The F-35 program is already years behind schedule: the first plan was to have the initial batch of the aircraft available for combat in 2010 and deployed in 2012. This report shows timelines slipping even more.

Crucial weapons delivery accuracy tests (WDA) serve as a good example. The weapons test events are important because rather than just testing to make sure an individual component functions properly, they test the entire kill chain, “the complete find-fix-identification (ID)-track-target-engage-assess-kill chain for air-to-air and air-to-ground mission success.” This means the tests will see if a pilot can locate and properly identify a target, hit it with the right weapon, and then tell if the target has been destroyed—just the sort of thing a pilot would have to do to be effective in combat.

The Joint Strike Fighter Operational Test Team (JOTT) identified 15 WDA tests for the Block 2B aircraft that the Marine Corps declared ready for combat last year. Twelve were completed, but 11 of them required the developmental testers to intervene—and in some cases weaken the test rules to “less challenging” ones—to help the plane do things like acquire and identify the target so it could succeed in firing a weapon. Given these heavy interventions, DOT&E found that in its current configuration the combat effectiveness of the Marine Corps’ F-35Bs “will depend in part on the degree to which the enemy’s capabilities exceed the constraints of these narrow scenarios.” So the F-35 will win only if the enemy decides not to exceed the F-35’s limited capabilities.

The remaining three tests were pushed to later versions of the plane due to delays in implementing new software meant to fix mission system sensors and the data fusion problems. All of the deferred tests relate to the AIM-120 missile, the only weapon the F-35 can currently use against enemy planes.

Tests of the F-35’s ability to fire and drop the majority of its planned weapons in a combat-realistic operating environment won’t actually begin until the Block 3F configuration in 2021. Accomplishing those will require a total of 50 test events.

DOT&E believes these more complicated test events “cannot be accomplished within the remaining time planned by the Program Office to complete Block 3F flight test” in May 2017. This would require testing at triple the rate of what is being accomplished now. But the Block 3F tests will be much more complex and realistic than the current simpler engineering tests. It is unlikely more complex tests will be accomplished at the same rate as the simple testing, much less triple the rate. If, to make up the time, the program cancels many of these tests or defers them to the next Block as it has done in the past, “readiness for operational testing and employment in combat [would be] at serious risk.”

Pushing off tests only adds to what has become a compounding problem. The program currently has a 5 percent discovery rate for simpler developmental testing. This means that for every 100 tests, 5 new problems are discovered. These new discoveries then have to be fixed and tested again, which is a costly and time-consuming process. Even more troublesome, engineers are identifying problems faster than they can fix them. Inevitably, as testing continues and becomes more realistic, more and more problems will be identified, which will only draw out the process further. According to DOT&E, recent discoveries that require design changes, modifications, and regression testing (testing of the fixes) “include the ejection seat for safe separation, wing fuel tank over-pressurization, and the life-limitations of the F-35B bulkhead.” The F-35 is already years behind schedule. Issues like these are guaranteed to make the problem even worse.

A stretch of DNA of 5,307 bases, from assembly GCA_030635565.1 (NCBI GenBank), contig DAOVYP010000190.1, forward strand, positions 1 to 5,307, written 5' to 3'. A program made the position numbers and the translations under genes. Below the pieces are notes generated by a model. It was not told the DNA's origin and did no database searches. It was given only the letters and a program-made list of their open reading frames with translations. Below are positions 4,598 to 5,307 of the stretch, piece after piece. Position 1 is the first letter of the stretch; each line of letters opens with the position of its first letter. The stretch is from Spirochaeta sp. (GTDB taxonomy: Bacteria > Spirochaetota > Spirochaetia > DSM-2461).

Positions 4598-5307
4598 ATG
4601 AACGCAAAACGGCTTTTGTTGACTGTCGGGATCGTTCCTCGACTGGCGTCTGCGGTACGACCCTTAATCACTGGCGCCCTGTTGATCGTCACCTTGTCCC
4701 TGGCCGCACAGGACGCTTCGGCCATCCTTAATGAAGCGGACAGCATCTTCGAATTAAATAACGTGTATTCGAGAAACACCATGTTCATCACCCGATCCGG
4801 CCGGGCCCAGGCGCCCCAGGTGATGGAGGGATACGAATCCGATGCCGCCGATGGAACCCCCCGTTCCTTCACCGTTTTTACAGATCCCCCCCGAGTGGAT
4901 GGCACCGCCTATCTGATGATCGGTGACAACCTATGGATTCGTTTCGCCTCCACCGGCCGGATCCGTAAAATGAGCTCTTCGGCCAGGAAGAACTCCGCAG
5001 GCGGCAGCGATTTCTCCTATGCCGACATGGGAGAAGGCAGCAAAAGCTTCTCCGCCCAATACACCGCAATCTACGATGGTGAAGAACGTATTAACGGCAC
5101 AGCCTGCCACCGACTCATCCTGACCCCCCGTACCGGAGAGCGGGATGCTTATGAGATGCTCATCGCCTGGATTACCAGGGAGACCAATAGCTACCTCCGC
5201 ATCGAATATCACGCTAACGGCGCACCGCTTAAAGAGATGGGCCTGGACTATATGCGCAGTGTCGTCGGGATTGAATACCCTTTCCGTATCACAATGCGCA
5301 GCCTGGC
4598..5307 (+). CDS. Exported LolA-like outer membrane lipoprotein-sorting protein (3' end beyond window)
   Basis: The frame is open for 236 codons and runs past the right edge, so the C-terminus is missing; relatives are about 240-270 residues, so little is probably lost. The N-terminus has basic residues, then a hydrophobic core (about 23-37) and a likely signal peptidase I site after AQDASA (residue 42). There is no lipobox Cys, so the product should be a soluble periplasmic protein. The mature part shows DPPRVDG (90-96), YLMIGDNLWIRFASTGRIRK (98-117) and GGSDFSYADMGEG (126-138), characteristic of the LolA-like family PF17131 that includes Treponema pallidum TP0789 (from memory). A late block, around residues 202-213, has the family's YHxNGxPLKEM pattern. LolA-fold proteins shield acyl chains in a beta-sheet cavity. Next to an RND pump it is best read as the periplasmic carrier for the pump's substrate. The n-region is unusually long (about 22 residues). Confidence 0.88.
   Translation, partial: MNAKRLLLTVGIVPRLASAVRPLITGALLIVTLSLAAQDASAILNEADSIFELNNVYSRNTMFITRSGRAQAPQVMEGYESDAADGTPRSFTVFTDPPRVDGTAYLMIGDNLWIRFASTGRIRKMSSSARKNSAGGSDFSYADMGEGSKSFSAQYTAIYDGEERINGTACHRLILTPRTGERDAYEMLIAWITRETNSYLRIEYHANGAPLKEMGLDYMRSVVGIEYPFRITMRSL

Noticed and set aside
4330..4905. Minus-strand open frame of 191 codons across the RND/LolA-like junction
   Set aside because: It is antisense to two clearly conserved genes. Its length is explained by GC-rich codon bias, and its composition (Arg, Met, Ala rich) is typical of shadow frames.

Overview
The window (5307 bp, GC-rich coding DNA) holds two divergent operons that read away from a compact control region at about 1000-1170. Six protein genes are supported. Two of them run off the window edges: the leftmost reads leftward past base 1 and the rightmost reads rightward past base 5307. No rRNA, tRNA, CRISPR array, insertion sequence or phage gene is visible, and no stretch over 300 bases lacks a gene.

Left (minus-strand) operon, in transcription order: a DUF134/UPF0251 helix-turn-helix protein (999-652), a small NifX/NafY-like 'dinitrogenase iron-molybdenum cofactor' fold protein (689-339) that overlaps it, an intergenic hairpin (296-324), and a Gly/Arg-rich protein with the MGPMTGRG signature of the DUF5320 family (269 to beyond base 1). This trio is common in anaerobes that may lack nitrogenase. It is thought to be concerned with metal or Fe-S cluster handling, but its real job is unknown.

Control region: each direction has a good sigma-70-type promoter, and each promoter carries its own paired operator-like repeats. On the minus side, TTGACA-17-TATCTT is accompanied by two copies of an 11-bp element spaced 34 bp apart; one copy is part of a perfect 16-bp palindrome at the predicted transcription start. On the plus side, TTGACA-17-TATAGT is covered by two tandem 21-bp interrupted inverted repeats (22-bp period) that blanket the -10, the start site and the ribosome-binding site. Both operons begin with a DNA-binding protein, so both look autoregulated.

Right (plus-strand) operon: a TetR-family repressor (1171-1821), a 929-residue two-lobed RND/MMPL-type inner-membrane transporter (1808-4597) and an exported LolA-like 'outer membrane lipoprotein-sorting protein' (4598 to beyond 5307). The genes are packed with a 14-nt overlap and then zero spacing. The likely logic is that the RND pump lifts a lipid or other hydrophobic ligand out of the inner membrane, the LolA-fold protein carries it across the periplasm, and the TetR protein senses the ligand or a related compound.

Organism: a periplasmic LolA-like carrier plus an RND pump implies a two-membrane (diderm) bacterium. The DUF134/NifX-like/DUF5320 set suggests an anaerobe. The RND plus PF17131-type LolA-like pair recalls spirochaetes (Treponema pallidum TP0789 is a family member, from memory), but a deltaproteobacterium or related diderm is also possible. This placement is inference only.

Flight Controls Impact Maneuverability

The F-35 has had significant trouble with uncommanded “wing drop.” This means flaws in the aircraft’s aerodynamics under heavy maneuvering loads cause the aircraft to occasionally make sudden, uncommanded movements in the air. To fix this, the program made changes to the software, called the control law software, that translates the pilot’s commands into the actual movement of the plane’s flight surfaces. Those changes limit the maneuvers the pilot can command. Even with those changes, the plane is still experiencing excessive “buffeting”—intense shaking during certain fighting maneuvers because the airflow still separates from critical lifting surfaces under those manuevering conditions.

During one test flight of an F-35C, excessive buffeting “adversely affected performance in defensive maneuvering where precise control of bank angles and altitude must be maintained while the F-35C is in a defensive position and the pilot is monitoring an offensive aircraft.” In both defensive and offensive maneuvers, buffeting also made it difficult for the pilot to see the helmet-mounted heads-up display, which could significantly degrade pilot situational awareness and reduce chances of surviving the fight.

Buffeting and the reduced maneuverability caused by the associated control law software “fixes” featured prominently in the now famous example of the F-35 losing 17 dogfights to a 35-year-old, heavily laden F-16. In non-technical terms, the software fixes that provided a smoother ride for the pilot and lessened the uncommanded wing drop also limited his ability to turn hard enough to get away from an enemy plane on his tail. Similarly, when the F-35 finds itself on the enemy’s tail, the same fixes limit his ability to turn hard enough to keep up with an enemy plane trying to get away.